Java applications require the following deployment files:



Creating Deployment Files for JavaServer Pages and Servlet Applications

Many designers build EclipseLink applications that use JavaServer Pages (JSP) and Java servlets. This type of design generally supports Web-based applications.

JSP and servlet applications require the following deployment files:



Creating Deployment Files for Session Bean Applications

Session beans generally model a process, operation, or service and as such, are not persistent. You can build EclipseLink applications that wrap interaction with EclipseLink in session beans. Session beans execute all EclipseLink-related operations on behalf of the client.

This type of design uses JTS and externally managed transactions, but does not incur the overhead associated with persistence applications. Session bean applications also scale and deploy easily.

This section describes the following:


How to Create Deployment Files for EJB 3.0 Session Bean Applications

We recommend using JPA annotations and persistence unit properties, or a special-case eclipselink.sessions-xml persistence unit property (see EclipseLink JPA Persistence Unit Properties for Database, Session, and Application Server) in your EJB 3.0 session bean application.

You may also choose to use the project.xml File and sessions.xml File.

For more information, see the following:



Creating Deployment Files for JPA Applications

See Packaging and Deploying EclipseLink JPA Applications for information on how to create deployment files for your JPA application.



Configuring the weblogic-ejb-jar.xml File for WebLogic Server

Before you deploy a EclipseLink application to Oracle WebLogic Server, you must modify the weblogic-ejb-jar.xml file.

Avoid the weblogic-ejb-jar.xml tags that EclipseLink either does not support or does not require (see What You May Need to Know About Unsupported weblogic-ejb-jar.xml File Tags).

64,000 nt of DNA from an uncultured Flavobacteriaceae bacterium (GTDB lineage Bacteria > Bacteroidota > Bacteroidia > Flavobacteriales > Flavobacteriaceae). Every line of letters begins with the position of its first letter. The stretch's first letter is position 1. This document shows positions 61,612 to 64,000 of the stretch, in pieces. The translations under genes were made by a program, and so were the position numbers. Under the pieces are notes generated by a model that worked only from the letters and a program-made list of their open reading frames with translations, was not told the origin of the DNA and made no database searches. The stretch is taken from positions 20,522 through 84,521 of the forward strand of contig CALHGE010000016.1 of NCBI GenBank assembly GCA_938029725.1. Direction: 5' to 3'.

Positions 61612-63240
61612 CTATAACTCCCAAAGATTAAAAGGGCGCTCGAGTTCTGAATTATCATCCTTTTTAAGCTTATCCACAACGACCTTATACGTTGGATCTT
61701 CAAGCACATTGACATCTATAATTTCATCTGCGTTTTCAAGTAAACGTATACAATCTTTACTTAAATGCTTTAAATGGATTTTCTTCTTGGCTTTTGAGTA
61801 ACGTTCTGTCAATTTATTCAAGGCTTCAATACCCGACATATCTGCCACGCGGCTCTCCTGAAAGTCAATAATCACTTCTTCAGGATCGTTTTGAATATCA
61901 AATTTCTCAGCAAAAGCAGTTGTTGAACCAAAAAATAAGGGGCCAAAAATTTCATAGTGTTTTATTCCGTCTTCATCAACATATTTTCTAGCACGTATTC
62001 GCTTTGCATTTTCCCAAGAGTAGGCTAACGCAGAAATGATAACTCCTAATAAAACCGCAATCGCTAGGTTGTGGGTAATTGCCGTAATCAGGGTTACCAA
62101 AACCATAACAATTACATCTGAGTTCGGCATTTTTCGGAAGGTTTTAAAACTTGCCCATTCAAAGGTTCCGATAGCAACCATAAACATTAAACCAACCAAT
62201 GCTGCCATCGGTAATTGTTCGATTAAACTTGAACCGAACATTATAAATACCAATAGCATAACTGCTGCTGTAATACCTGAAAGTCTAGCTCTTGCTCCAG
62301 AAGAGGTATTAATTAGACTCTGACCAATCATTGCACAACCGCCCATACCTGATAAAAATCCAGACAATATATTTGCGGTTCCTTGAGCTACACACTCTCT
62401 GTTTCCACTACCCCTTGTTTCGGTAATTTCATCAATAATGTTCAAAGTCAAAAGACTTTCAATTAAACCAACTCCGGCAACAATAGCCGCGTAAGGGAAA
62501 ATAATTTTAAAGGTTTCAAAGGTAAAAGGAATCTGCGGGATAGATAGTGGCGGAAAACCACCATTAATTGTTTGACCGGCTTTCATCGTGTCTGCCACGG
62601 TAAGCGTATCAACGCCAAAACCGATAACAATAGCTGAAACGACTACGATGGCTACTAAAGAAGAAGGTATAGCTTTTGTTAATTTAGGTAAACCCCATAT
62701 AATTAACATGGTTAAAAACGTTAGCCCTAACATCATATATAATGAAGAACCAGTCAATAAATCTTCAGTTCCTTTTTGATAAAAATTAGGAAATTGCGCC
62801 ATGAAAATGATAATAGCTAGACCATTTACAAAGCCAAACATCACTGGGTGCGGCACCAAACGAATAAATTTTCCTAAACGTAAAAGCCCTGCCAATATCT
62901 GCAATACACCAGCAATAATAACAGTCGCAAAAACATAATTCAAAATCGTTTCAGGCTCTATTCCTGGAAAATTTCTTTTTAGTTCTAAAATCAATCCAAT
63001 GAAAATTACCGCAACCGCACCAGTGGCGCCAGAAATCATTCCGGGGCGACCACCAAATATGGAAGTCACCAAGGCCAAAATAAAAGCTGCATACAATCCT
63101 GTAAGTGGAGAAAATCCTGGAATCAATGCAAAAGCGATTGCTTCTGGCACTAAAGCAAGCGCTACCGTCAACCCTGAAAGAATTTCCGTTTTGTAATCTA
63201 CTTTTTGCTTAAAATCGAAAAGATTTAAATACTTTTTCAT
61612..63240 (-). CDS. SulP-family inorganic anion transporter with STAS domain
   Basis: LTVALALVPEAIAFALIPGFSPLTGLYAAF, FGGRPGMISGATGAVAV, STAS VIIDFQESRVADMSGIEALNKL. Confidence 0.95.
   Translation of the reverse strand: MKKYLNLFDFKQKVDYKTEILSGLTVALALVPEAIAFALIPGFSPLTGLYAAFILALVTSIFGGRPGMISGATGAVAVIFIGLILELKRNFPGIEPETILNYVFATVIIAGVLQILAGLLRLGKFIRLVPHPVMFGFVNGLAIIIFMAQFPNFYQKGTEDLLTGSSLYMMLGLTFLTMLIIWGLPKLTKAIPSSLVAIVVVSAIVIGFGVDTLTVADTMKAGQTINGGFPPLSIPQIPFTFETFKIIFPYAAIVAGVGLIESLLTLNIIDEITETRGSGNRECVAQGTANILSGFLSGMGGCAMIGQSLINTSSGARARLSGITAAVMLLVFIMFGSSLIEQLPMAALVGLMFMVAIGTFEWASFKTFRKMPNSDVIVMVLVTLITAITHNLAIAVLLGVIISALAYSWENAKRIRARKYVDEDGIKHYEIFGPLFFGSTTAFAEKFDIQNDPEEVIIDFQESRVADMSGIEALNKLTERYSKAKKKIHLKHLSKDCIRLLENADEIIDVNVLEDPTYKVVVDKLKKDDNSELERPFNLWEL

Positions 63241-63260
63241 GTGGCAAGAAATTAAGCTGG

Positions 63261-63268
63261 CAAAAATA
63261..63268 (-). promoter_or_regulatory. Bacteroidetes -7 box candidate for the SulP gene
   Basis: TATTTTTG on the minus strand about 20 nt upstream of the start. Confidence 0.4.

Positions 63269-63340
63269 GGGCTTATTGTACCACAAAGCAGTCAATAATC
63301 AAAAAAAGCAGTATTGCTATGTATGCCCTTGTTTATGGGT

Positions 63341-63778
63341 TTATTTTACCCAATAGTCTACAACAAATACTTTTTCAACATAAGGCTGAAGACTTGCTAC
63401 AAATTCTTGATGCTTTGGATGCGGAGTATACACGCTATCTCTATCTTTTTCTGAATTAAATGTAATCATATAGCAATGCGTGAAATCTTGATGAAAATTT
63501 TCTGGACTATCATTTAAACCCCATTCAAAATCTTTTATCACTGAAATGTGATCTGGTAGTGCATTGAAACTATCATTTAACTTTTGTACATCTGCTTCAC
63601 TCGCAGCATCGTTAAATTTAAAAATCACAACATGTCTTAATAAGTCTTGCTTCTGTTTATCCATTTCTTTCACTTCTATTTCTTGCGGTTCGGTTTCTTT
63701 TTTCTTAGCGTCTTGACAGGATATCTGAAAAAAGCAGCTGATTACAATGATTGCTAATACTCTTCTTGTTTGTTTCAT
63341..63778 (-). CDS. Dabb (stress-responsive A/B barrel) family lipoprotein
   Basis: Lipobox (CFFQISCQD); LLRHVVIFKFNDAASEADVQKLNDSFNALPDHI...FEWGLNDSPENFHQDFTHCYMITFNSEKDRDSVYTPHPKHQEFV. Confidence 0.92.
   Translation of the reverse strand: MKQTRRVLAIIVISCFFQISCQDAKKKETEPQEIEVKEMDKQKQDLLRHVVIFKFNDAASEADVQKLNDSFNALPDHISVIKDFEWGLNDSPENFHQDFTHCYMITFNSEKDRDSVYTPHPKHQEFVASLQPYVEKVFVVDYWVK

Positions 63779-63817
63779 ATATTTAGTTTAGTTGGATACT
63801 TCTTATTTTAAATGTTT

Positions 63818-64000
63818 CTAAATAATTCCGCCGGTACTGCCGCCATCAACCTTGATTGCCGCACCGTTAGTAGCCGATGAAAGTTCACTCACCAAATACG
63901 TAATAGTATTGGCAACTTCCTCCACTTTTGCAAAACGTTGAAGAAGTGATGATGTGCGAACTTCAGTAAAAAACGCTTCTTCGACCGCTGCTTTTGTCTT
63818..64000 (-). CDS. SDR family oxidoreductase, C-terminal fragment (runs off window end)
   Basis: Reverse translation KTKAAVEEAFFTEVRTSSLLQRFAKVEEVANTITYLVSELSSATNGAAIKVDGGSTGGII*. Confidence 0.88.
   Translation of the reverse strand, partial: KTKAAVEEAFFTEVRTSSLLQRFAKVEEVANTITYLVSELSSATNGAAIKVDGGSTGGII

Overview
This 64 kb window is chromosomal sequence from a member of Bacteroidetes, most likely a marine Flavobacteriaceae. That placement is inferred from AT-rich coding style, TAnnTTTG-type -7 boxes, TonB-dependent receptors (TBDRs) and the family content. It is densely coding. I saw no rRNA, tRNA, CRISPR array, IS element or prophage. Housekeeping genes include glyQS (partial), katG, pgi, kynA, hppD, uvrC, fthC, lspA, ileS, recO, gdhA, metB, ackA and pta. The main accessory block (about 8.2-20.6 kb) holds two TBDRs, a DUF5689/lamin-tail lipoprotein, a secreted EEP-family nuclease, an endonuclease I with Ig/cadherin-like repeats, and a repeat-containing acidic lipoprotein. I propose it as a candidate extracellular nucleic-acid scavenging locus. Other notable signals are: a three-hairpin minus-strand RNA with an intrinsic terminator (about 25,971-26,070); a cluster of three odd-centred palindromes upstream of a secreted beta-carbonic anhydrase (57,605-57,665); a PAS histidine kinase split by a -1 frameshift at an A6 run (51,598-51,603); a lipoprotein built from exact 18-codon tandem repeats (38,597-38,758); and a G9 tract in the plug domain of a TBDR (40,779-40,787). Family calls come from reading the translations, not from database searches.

What You May Need to Know About Unsupported weblogic-ejb-jar.xml File Tags

The weblogic-ejb-jar.xml file includes the following tags that EclipseLink either does not support or does not require:

  • concurrency-strategy: This tag specifies how Oracle WebLogic Server manages concurrent users for a given bean. Because EclipseLink manages concurrent access internally, it does not require this tag.
    For more information about the EclipseLink concurrency strategy, see Configuring Locking Policy.
  • db-is-shared: Because EclipseLink does not make any assumptions about the exclusivity of database access, EclipseLink does not require this tag. EclipseLink addresses multiuser access issues through various locking and refreshing policies.
  • delay-updates-until-end-of-tx: EclipseLink always delays updates until the end of a transaction, and does not require this tag.
  • finders-load-bean: EclipseLink always loads the bean upon execution of the finder, and does not require this tag.
  • pool: EclipseLink does not use a pooling strategy for entity beans. This avoids object-identity problems that can occur due to pooling.
  • lifecycle: This element manages beans that follow a pooling strategy. Because EclipseLink does not use a pooling strategy, EclipseLink ignores this tag.
  • is-modified-method-name: EclipseLink does not require a bean developer-defined method to detect changes in the object state.
  • isolation-level: Because isolation level settings for the cache or database transactions are specified in the EclipseLink project, EclipseLink ignores this tag.
  • cache: Because you define EclipseLink cache properties in Workbench, this tag is unnecessary.